Jos Bell reports on this week’s House of Commons and House of Lords debates on the health and social care bill.
David Cameron was not in the Commons for Tuesday’s health bill debate. He is currently on a trans-Atlantic three-day ‘special relationship’ flesh-press with Barack Obama in the land of home-spun private health insurance.
As health select committee member Valerie Vaz (Labour, Walsall South) said during the debate, when Obama visited Britain in May 2011 he said of the NHS it was “something that Brits take for granted – a health care system that ensures you don’t go bankrupt when you get sick”.
On Tuesday both Houses historically debated the health and social care bill – the Lords weary from seemingly endless weeks of detailed scrutiny and every clause, producing almost 2,000 amendments in total; the Commons fired by desperation, anger and indignation.
It is noteworthy that at one point when health secretary Andrew Lansley, in mid defensive shout, tried to justify himself, he referred only to patient access to healthcare – not to national health.
“This bill has the handprints of the US insurance industry all over it.”
With a career of more than 20 years in said industry, he should know.
Clearly in addition to importing the likes of Humana, other US companies notorious for poor practice who are already advertising their services to Clinical Commissioning Groups, the government has also adopted the US Tea Party art of flip-flopping truth and untruth.
• Clegg still has a chance to save the NHS – and his party 12 Mar 2012
Throughout the Commons debate, where the Opposition and other disquieted members of both Houses offered evidence, the government benches cried ‘shallow!’ For every truth a falsehood, for every detail an insult, for every risk alert a mocking accusation of calumny.
The fact the word privatise does not appear in the bill they maintained was proof that Gang Lansley were seriously anti-privatisation. As for competition, why perish the very thought, they seek nothing but cosy integration.
In which case, as shadow health secretary Andy Burnham said, what is the point of spending vast quantities of public funding on a 500-page complete reworking of NHS legal structures pitching doctor against doctor?
At least when Thatcher was doing something unpleasant she didn’t try to hide the fact. According to the government benches in both Houses the bill is designed to wrap every single patient in a snuggle blanket of unending free at the point of need care.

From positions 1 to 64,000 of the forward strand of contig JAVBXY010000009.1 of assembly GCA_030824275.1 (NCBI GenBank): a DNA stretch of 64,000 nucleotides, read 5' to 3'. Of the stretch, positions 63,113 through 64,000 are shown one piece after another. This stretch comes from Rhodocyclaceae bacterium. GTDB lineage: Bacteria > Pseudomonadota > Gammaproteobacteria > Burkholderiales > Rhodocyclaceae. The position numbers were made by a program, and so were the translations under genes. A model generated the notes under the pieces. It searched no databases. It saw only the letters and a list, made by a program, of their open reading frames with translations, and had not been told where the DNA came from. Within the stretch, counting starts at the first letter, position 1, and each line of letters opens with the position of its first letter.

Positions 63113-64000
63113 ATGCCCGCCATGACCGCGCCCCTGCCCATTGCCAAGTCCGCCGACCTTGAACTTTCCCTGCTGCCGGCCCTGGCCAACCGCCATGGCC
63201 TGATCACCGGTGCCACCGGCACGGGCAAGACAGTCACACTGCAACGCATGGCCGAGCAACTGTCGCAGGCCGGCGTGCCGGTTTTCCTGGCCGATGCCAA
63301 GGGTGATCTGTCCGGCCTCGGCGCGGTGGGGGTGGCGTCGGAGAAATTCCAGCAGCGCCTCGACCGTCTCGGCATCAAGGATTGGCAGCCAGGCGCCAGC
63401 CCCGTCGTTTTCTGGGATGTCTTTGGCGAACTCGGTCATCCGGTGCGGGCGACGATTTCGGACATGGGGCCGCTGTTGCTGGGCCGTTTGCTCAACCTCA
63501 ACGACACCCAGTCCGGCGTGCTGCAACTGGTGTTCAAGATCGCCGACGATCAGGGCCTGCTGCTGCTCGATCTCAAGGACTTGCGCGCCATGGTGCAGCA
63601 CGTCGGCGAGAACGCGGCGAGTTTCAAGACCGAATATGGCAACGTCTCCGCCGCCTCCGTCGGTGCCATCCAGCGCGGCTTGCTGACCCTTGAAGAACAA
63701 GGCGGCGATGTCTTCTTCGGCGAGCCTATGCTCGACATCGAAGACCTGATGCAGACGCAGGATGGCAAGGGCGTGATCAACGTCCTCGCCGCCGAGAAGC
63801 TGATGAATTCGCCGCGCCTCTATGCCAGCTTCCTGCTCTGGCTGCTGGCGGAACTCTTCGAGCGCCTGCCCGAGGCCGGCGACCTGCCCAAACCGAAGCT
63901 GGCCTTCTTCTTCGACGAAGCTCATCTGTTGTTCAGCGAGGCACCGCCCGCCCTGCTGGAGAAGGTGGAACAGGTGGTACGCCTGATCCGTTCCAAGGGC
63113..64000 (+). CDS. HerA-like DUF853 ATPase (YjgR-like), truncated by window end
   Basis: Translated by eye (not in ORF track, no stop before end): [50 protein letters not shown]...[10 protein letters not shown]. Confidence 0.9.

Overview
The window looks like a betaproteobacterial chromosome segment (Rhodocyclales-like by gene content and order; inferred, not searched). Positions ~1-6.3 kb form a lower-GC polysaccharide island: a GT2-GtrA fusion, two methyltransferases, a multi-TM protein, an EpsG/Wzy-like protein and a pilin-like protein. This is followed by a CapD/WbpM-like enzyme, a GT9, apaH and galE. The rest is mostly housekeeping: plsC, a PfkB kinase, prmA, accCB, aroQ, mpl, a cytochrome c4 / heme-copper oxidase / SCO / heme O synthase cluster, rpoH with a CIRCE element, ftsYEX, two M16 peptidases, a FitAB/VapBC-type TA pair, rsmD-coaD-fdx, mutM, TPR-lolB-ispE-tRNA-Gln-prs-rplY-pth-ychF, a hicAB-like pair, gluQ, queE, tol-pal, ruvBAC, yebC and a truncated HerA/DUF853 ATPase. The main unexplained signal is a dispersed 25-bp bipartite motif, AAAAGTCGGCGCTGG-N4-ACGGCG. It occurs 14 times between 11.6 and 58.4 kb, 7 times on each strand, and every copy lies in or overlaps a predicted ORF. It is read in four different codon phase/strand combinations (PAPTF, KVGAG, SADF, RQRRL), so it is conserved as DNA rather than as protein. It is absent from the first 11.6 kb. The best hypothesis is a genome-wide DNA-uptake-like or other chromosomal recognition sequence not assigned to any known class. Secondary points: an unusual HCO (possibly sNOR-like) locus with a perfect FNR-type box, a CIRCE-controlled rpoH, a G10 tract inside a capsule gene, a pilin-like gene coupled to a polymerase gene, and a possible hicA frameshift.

If that were so, then why, asked Burnham, are patient groups such as Diabetes UK, and even those who originally supported the bill, including Asthma UK, now so very concerned, particularly as there are now so few routes for patients to appeal when treatment is blocked or taken away.
In the most heated of Commons debates Grahame Morris (Labour, Easington) highlighted senior GPs expressing great concern at the impact of the introduction of their new CCG roles, resulting in them spending only one or two days per week in surgery along with the need to cover an extraordinary level of spend on locum costs.
What’s that? Cost saving and a reduction in bureaucracy do we hear you cry Mr Lansley? More time and money for patients? Barely any involvement from the private sector? Fabrication will soon be an official NVQ qualification.
Faced with the four coalition horsemen of the NHS apocalypse – sitting identically, by turns sniggering, smirking and sulking, when Burnham asked in a ‘simple but sincere call’ for a cross-party coalition of common ground in support of the NHS he was immediately accused of being uncooperative and partisan – indeed anyone who spoke up against the bill but in support of the NHS was accused of being disloyal to the self same service by being anti-reform per se.
Over in the Lords, health minister Earl Howe had surprised his brown tie-rack with a large shocking pink sateen number – perhaps in a bid to show us his inner man or to divert attention from the poor battered NHS. This was not a day for human wins.
The Lords rattled through a fruit machine of amendment tweaks to the bill in the afternoon following a very odd morning where although the statutory registration of public health workers were carried and social workers were rescued from professional oblivion, the long overdue professional recognition of various clinical specialist areas was blocked.
When on all sides there was support for an amendment overturning the voluntary registration for nurses, midwives and social care staff, for a compulsory safeguard, Baroness Williams (of Crosby, Liberal Democrat) interjected in near inaudible embarrassment to support Howe to the effect that light touch regulation for patient care was an entirely wonderful thing.
The vote could have been won but the amendment was withdrawn – to the detriment of patient safety and professional recognition.
Howe tried to appease surrounding frustration by promising the new structure will be subject to review in three years’ time – although how many more Winterbourne Views there will be in the meantime we dare not imagine.